May 20, 2005

The Honorable Michael E. Busch
Speaker of the House
State House
Annapolis, Maryland 21401

Dear Speaker Busch:

In accordance with Article II, Section 17 of the Maryland Constitution, today I have vetoed House Bill 391 - Labor and Employment - Minimum Wage - Increase for the following reasons.

First, raising the minimum wage in Maryland without raising the federal minimum wage is a bad decision that elevates politics over economics and ultimately hurts the people it claims to help. Raising the minimum wage harms most severely those government should help the most - the least skilled and least educated in our workforce. In fact, more than half of minimum wage workers nationally are of high school or college-age, and minimum wage jobs for them are a means by which to enter the labor market and acquire skills necessary for career advancement.

Employers have few options to recover the increased costs imposed by government. They can either pass along these new costs to consumers or they can cut their costs by firing their employees. Given our close proximity to Pennsylvania, Virginia, and West Virginia, all of which still follow the federal wage rate, the State of Maryland would be at a competitive disadvantage when competing to attract and retain businesses. Likewise, Maryland employers would have higher labor costs than in neighboring states and would be at a significant competitive disadvantage when competing for new business.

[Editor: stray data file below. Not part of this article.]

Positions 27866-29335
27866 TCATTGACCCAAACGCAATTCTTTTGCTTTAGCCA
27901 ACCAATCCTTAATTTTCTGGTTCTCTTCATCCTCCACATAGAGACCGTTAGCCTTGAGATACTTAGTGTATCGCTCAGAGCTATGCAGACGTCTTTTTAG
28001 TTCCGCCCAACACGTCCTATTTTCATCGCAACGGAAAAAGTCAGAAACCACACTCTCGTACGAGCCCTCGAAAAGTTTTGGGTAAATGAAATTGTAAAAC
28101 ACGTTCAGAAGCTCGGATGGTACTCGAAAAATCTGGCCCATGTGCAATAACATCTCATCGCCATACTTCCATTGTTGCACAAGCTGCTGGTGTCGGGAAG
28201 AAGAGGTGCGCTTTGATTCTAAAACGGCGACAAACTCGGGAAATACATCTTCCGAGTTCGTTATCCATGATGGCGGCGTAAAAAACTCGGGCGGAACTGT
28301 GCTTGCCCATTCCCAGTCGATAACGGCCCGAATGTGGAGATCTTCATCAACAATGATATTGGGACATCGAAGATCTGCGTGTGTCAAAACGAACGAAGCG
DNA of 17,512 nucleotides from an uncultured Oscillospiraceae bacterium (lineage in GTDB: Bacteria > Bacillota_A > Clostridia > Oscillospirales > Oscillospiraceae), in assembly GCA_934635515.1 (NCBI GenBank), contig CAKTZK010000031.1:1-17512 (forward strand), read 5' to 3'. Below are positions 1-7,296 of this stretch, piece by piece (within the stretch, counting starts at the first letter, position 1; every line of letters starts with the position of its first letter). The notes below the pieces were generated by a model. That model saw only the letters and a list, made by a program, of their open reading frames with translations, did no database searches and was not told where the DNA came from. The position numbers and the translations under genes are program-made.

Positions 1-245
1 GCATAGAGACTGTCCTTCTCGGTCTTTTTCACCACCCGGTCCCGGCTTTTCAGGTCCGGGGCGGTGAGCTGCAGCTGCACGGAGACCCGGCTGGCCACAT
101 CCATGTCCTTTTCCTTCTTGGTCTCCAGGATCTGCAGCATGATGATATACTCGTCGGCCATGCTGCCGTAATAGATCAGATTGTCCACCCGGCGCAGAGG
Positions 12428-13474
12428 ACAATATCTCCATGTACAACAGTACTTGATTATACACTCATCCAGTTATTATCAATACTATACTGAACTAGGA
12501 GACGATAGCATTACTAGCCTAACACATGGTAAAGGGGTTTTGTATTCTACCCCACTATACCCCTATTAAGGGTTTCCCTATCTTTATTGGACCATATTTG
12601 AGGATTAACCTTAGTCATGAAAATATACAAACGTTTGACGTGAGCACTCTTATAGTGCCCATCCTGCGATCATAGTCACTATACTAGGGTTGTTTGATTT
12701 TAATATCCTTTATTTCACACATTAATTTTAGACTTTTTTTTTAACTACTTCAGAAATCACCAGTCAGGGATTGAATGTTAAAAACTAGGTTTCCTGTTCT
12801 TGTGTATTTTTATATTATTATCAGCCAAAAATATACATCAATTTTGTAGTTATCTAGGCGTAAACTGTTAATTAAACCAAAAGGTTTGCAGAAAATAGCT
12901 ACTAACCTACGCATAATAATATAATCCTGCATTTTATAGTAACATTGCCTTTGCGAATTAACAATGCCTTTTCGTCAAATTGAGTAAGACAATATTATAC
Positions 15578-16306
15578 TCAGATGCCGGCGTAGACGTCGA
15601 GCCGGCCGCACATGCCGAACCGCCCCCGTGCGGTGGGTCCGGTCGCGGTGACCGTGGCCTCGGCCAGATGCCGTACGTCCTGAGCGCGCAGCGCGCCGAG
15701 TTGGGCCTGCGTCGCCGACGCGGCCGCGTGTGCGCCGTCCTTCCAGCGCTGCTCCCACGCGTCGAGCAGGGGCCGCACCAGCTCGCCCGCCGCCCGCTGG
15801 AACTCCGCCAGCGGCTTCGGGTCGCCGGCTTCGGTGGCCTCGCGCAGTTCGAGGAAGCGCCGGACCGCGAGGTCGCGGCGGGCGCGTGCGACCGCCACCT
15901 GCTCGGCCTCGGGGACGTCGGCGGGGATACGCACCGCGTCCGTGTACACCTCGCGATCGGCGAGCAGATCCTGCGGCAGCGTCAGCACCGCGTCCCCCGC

This may most adversely affect small businesses, which often can only afford to pay their employees the minimum wage (or slightly above it) in order to stay in business. These Maryland small businesses do not have the resources to absorb yet another government mandate, and since their customers will be free to choose products from cheaper competitors located in neighboring states they will most likely have to fire employees to stay afloat.

Second, for the first time in Maryland history, the Legislative Branch is seeking to sever Maryland's minimum wage from the federal minimum wage. This action sets a dangerous precedent that disrupts the marketplace as businesses face the uncertainty of whether Congress, the General Assembly, or both will enact the next wage increase, or tackle any other business issue, such as mandating minimum spending on health care.

I believe that each working person deserves an appropriate wage that reflects his or her work, skill level, and productivity. Accordingly, I believe employment and education provide the necessary foundation for future success in life. Raising the minimum wage reduces employment opportunities for those who need it most, thereby limiting an individual's training, experience and skills. For the above stated reasons, I do not believe Maryland should break from its long history of respecting the federal government establishing a minimum wage. Accordingly, I have vetoed House Bill 391.

Very truly yours,
Robert L. Ehrlich, Jr.